IN THE matter of Columbia Association President Deborah O. McCarty, the Columbia Council did the right thing in refusing to fire her forthwith.
A motion to terminate, offered in frustration by one of the council members last Thursday evening, was rejected as it should have been.
A process for evaluating Ms. McCarty's curious stewardship must be adhered to. Fairness and protection of the city's treasury surely dictate that approach.
"What this motion says is `Let's throw out any semblance of fact-gathering and vote up or down like she was a Roman gladiator.' I think this motion brings shame on us," said Jean S. Friedberg Jr., the representative from Hickory Ridge.
Six other members joined him in defeating the motion, 7-3.
Another member, Adam Rich of River Hill, said he, too, would resist what he called mob action and vote to retain Ms. McCarty.
"Debbie McCarty is asking the right questions and getting run out of town for it," he said.
Others said, without offering specifics, that Ms. McCarty is an agent of change who has drawn criticisms from defenders of an earlier administration.
But what questions is she raising? What disruptive change is she advocating?
As correct as it was to resist firing her peremptorily, the council was derelict when -- once again -- it failed to explain itself to a wondering populace. How did the proud city of Columbia, Ms. McCarty and the council arrive at a point where Councilman Earl Jones of Oakland Mills felt compelled to offer his amendment? He is by no means alone in desiring change at the top.
Indeed, the council seems caught off-guard by the controversy it now presides over. When a room full of critics showed up Thursday night, Council chairman Joseph Merke wanted to prevent them from speaking.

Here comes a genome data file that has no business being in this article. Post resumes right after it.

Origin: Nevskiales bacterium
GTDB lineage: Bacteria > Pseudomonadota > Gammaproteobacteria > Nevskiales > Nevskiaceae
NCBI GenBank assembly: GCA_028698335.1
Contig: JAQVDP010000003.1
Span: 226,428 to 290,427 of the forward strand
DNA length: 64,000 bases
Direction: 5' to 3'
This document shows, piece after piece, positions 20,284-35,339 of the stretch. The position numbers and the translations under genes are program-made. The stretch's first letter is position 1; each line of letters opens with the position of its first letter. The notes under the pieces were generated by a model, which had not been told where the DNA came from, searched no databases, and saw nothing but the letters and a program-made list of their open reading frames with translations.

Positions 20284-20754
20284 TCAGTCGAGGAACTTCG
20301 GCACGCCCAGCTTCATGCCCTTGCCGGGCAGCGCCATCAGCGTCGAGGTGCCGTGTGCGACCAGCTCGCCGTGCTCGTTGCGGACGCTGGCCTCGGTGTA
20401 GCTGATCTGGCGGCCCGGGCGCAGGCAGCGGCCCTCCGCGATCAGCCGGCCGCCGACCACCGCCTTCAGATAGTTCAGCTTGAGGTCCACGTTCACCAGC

All the other members wisely voted to add a "resident speak-out" segment.
Citing a "community crisis," Councilman Jones said Ms. McCarty should be dismissed for failing to provide "the quality and style of leadership" Columbia needs.
Several residents who attended last Thursday's meetings vociferously agreed.
Several members of the council insist, however, that Ms. McCarty is a talented and courageous administrator who is doing what she was hired to do.
It is precisely because she is advocating and engineering change, they say, that she must be allowed to remain in her job.
But what changes are they talking about? Ridding the Columbia Association staff of unproductive or disloyal workers? The council and Ms. McCarty have been silent on these questions, invoking the confidentiality required in personnel matters.
They've failed at that, too.
Not all the vice presidents will be asked to leave, apparently. But forcing resignations from all has damaged morale in the rest of the staff.
Columbia's voters have been rather quiescent, but these matters may not be so easily finessed -- particularly when Ms. McCarty herself faces increasing questions.
Her job security became precarious when it appeared to some that she had stronger ties to Atlanta than to Columbia.
Her husband practices law there. She is licensed to practice law there -- and was once a member of the Atlanta city council. One of her children is receiving medical care there -- and she is living there during a family leave granted by the Columbia Council.
In all of this, public business is tightly tangled in personnel matters. Where does one problem (personnel) end and the other (the public's business) begin?
"There have been some personal things," said Gerald Davis, a 27-year-resident of Wilde Lake, "and the personal thing involves everyone in Columbia." He blamed himself and his neighbors for being less involved than they should be.
"I've been satisfied with everything that goes on here. Eighty-five thousand people have let things get to where they've got. They're running to Washingon and to Baltimore or taking the kids to soccer thinking everything will be all right."
Now, though, several speakers said, some people are wondering if they made the right decision when they moved to Columbia or persuaded their business associations to locate in the community.
Someone has to sort it all out, separate the strands of personnel from those of policy -- and make the policy parts public. Soon.
Perhaps that is why the council decided late last week to hire an independent outsider to mediate and conciliate various matters for a cool $25,000. Odd that such a consultant would be needed -- but surely something is.
C. Fraser Smith writes editorials for The Sun from Howard County.